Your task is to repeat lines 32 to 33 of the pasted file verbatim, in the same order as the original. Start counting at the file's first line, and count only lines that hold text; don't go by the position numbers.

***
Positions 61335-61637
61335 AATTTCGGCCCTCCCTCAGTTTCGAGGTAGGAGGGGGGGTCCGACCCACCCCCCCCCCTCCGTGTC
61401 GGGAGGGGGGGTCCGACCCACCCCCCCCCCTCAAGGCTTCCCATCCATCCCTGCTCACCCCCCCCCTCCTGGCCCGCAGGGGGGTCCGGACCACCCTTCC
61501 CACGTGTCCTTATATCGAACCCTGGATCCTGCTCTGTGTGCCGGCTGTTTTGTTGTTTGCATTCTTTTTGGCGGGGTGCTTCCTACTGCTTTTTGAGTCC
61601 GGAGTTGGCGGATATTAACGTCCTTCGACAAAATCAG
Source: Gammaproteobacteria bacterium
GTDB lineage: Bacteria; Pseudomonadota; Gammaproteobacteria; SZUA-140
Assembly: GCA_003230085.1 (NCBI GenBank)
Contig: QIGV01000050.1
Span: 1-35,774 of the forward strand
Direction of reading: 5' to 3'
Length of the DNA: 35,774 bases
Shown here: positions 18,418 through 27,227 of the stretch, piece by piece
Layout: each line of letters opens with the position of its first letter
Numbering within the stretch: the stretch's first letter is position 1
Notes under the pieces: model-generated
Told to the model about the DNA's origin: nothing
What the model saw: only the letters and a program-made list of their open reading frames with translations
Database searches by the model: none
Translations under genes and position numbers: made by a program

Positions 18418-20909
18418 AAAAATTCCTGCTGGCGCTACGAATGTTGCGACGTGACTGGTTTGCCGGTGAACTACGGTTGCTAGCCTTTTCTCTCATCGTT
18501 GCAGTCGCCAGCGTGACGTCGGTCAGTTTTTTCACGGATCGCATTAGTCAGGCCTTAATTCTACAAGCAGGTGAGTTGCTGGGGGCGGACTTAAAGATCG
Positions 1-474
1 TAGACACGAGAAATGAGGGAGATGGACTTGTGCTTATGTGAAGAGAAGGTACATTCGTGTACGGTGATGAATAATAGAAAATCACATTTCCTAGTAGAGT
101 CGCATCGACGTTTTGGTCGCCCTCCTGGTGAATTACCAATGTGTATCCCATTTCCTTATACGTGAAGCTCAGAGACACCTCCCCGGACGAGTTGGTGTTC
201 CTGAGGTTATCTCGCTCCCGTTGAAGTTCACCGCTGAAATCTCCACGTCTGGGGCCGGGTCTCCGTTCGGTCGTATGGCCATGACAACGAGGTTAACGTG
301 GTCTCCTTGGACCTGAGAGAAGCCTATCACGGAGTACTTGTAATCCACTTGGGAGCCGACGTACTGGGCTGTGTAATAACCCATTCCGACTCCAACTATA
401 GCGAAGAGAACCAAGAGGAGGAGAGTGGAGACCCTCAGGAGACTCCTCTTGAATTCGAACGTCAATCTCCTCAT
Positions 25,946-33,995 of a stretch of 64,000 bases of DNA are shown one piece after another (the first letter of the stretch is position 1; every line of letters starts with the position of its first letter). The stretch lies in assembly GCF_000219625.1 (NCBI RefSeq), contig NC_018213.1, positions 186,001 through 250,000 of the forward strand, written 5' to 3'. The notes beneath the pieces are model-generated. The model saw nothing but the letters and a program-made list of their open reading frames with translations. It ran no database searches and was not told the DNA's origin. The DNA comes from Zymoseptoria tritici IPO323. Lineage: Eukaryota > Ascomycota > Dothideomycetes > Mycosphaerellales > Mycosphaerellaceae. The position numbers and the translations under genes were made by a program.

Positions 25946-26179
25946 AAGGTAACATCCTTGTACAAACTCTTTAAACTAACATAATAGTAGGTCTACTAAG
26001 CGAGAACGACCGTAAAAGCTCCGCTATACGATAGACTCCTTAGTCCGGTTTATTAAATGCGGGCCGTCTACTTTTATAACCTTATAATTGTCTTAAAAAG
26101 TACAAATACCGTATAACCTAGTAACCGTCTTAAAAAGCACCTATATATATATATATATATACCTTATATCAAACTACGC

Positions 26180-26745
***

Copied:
25946 AAGGTAACATCCTTGTACAAACTCTTTAAACTAACATAATAGTAGGTCTACTAAG
26001 CGAGAACGACCGTAAAAGCTCCGCTATACGATAGACTCCTTAGTCCGGTTTATTAAATGCGGGCCGTCTACTTTTATAACCTTATAATTGTCTTAAAAAG